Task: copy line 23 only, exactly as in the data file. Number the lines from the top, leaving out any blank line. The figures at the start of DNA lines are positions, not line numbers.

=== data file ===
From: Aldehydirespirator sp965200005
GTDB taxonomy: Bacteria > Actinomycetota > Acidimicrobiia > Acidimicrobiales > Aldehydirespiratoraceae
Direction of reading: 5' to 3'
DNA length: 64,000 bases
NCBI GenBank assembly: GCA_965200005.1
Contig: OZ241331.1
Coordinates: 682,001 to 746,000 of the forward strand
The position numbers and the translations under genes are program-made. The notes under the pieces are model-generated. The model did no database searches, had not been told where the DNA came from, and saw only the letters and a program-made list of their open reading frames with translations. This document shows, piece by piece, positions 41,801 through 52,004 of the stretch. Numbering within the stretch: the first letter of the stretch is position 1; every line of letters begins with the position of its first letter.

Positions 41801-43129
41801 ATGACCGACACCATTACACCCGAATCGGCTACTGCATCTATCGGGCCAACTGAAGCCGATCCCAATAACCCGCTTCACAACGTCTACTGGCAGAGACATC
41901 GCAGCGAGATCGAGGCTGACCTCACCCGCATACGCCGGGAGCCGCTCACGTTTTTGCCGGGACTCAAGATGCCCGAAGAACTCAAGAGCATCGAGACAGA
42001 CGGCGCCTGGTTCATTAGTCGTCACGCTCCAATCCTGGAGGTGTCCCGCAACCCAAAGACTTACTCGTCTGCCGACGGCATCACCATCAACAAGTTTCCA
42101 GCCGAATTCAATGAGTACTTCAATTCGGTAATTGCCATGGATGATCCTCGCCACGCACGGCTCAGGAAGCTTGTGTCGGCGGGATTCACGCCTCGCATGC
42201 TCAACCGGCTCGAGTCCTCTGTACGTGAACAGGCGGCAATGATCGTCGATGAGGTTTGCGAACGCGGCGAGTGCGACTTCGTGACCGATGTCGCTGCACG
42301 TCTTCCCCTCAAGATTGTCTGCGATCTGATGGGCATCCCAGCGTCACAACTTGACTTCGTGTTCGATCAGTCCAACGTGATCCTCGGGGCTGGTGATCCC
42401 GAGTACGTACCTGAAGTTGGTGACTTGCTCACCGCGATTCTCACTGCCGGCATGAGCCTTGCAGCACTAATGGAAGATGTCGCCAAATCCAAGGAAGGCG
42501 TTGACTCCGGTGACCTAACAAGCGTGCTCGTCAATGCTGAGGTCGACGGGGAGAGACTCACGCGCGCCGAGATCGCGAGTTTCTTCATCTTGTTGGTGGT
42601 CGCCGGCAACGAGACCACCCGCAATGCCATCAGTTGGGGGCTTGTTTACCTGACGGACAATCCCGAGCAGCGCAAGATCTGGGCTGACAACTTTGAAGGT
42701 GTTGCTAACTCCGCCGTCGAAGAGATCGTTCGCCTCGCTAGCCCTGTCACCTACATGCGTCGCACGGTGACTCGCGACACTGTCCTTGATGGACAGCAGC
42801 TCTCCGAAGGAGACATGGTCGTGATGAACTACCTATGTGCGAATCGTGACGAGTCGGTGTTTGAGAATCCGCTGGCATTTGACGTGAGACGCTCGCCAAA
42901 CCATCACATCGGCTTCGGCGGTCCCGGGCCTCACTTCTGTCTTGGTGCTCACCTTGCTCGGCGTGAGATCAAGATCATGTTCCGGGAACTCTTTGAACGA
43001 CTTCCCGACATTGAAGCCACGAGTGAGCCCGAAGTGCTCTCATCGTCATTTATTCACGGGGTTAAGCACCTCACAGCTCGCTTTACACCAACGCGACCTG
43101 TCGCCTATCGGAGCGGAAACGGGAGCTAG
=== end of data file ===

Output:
43101 TCGCCTATCGGAGCGGAAACGGGAGCTAG